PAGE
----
Appalachian State Winston-Salem State Basketball

Jim Fox, the head men’s basketball coach at Appalachian State, speaks to his team during a game earlier this season against Winston-Salem State. Fox was fired Friday after amassing a 56-99 record in his five seasons in Boone.

Jim Fox has been fired by Appalachian State after five seasons as the men's basketball coach.

The Journal confirmed the news with a source Friday, which was originally reported by CBS Sports' Jon Rothstein. Fox, who signed a two-year contract extension in the summer of 2018, finished his first run as a head coach with a 56-99 record, a mark that includes only one 15-win season and one conference record of .500 or better.

The Mountaineers saw their 2018-19 season end on Tuesday with an 89-80 loss against UL Monroe in the first round of the Sun Belt Conference tournament. According to Fox's contract, App State will pay a $200,000 buyout for termination without cause. 

App State officially announced the move later in the afternoon. The Mountaineers named Jason Allison as interim head coach during the transition, according to the school's release. Allison has been on Fox's staff since 2014, becoming associate head coach before this season.

“I want to thank Jim and his staff for all they have done for our basketball program,” said Doug Gillin, App State's athletics director, through the release. “Jim inherited a challenging situation, worked hard and has brought in high-character student-athletes.

"Our vision for basketball is to annually compete for a conference championship and a berth in the NCAA Tournament. We will conduct a national search to find the best leader to accomplish that vision. There is significant opportunity to achieve basketball success here at Appalachian.”

Fox’s tenure at Appalachian represents the men’s basketball program’s first foray into the Sun Belt Conference. Inheriting a program under NCAA sanctions, he helped to turn his teams into an academic success year in and year out. But ultimately, Fox could not establish a winning culture.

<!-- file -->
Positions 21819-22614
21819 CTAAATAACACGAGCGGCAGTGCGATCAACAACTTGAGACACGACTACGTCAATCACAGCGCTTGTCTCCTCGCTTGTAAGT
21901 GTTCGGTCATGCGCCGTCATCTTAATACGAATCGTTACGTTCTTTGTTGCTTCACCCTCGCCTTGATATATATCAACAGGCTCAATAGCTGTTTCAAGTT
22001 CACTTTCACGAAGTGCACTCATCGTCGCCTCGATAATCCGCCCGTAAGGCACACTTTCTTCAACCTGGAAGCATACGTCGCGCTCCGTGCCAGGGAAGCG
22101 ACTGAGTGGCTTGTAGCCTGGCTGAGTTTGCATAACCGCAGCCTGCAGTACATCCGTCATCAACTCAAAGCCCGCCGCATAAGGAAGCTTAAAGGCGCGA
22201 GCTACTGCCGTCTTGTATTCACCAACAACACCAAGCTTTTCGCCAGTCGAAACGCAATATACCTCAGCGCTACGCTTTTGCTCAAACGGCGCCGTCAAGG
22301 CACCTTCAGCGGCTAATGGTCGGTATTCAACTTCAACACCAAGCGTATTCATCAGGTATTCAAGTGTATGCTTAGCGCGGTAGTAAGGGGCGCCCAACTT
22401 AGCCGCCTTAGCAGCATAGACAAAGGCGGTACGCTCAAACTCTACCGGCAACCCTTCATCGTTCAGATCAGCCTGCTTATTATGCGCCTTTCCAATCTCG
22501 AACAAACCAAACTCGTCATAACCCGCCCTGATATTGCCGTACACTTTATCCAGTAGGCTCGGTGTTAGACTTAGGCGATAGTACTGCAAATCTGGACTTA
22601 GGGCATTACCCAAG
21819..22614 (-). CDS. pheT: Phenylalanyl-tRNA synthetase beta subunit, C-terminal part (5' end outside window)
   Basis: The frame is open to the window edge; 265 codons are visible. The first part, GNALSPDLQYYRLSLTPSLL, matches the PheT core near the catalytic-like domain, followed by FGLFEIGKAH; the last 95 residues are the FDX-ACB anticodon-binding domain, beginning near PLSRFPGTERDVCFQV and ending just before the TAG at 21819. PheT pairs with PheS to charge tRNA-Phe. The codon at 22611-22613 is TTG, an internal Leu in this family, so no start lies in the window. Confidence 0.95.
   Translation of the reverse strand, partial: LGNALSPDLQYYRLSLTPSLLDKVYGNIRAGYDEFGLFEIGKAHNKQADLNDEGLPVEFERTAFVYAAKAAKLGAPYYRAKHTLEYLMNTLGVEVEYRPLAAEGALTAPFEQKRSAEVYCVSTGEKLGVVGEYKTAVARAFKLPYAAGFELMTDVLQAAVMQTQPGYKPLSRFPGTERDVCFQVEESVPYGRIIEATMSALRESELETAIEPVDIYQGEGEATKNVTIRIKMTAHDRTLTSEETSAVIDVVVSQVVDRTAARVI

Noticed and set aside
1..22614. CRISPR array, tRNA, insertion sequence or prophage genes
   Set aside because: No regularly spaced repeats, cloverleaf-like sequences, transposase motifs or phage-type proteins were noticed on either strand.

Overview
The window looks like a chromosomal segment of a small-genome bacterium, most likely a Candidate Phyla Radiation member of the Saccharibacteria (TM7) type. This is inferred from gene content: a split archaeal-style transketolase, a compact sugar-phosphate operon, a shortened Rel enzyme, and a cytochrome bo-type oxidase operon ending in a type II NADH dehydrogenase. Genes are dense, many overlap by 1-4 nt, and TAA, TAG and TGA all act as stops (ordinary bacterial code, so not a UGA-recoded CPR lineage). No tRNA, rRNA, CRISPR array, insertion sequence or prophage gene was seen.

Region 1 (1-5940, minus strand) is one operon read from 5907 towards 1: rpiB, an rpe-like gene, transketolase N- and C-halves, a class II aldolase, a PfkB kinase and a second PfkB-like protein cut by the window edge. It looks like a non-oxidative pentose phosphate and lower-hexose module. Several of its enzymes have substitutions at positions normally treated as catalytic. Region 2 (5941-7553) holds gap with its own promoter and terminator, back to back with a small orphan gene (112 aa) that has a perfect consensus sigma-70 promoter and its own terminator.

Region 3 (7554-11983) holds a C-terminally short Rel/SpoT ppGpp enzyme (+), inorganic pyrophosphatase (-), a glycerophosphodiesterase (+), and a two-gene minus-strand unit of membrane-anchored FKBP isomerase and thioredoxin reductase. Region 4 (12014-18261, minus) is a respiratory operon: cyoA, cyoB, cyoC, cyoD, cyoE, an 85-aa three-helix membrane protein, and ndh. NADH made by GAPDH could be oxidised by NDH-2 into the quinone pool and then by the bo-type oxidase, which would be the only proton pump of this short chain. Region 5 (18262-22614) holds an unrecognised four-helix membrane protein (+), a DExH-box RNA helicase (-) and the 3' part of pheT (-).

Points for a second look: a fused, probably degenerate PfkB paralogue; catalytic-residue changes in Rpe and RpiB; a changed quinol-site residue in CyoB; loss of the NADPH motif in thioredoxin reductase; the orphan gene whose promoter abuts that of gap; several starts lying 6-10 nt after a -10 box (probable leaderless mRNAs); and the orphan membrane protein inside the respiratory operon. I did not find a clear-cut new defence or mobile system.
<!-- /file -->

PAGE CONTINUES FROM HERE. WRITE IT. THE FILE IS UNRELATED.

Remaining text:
App State finished the year 11-21 after a 10th-place finish in the regular season. The Mountaineers also finished with more than 20 losses in back-to-back seasons from 2015 to 2017.

His best season came in 2017-18, which appeared to indicate a turning point for Fox’s program. App State went 15-18 with a 9-9 record in the Sun Belt. It was the first time Appalachian registered a non-losing conference record since 2012-13, the Mountaineers’ next-to-last season as a member of the Southern Conference. 

Returning five of its top seven scorers for 2018-19, the expectation around the program was to contend for a Sun Belt championship. Instead, the Mountaineers started conference play 0-6 and nearly missed out on the conference tournament (which features the top 10 of the Sun Belt's 12 teams).

A long-time assistant at Davidson, Fox worked for 13 seasons on the bench of Bob McKillop. He was part of 10 SoCon regular-season titles and six SoCon Tournament championships. The Wildcats made the NCAA Tournament six times, which included an Elite Eight appearance in 2008 with the help of future NBA MVP Stephen Curry.

Replacing former App State assistant and North Carolina basketball player Jason Capel, who went 53-70 in four seasons, in 2014, Fox’s first season featured a postseason ban due to low APR scores from the 2012-13 season. The APR, which stands for Academic Progress Rate, is a term-by-term calculation of the eligibility and retention of all student-athletes according to the NCAA.

Under Fox, the APR for the App State program has registered a rating higher than 950 in every season that’s been calculated — the most recent APR scores right now are from the 2016-17 season — including back-to-back ratings of 980. A perfect APR score is 1,000, while the minimum for Division-I programs is 930.

Fox’s time at App State started with promise despite the NCAA’s punishment. In his third game with Appalachian, he coached the team to a 65-63 win against Virginia Tech. The Mountaineers went 9-11 in conference play and won 12 games overall, including their final three of the regular season.

A defining trait of App State under Fox was close games where, more often than not, the Mountaineers lost. In games decided by 10 points or less, App State was 32-48. That includes this season’s terrible mark of 6-17 in that same scenario.

With Fox, Appalachian saw the development of one of the program’s best scorers. Ronshad Shabazz became the second-highest scorer in Mountaineers’ history, amassing 2,067 points in a four-year career where he averaged more than 11 points in every season.

But Shabazz and the Mountaineers never appeared in any national tournament and won only one game in the Sun Belt tournament during the last three seasons. The Mountaineers didn’t make it in 2015-16, and they were low seeds in 2016-17 and 2018-19 (11th and 10th, respectively).

App State was the Sun Belt’s fifth seed following the 2017-18 season, Appalachian’s best under Fox by far. The Mountaineers earned their first Sun Belt Tournament win in that tournament, a 93-64 win against Little Rock, before losing to UT Arlington two days later.

The program has gone 35-59 in the Sun Belt.

App State is now eight seasons removed from its last winning season (2010-11 with Capel) and nine seasons removed from its last 20-win season (2009-10 with Buzz Peterson). The Mountaineers have boasted the worst home attendance average in the Sun Belt during the last two seasons.

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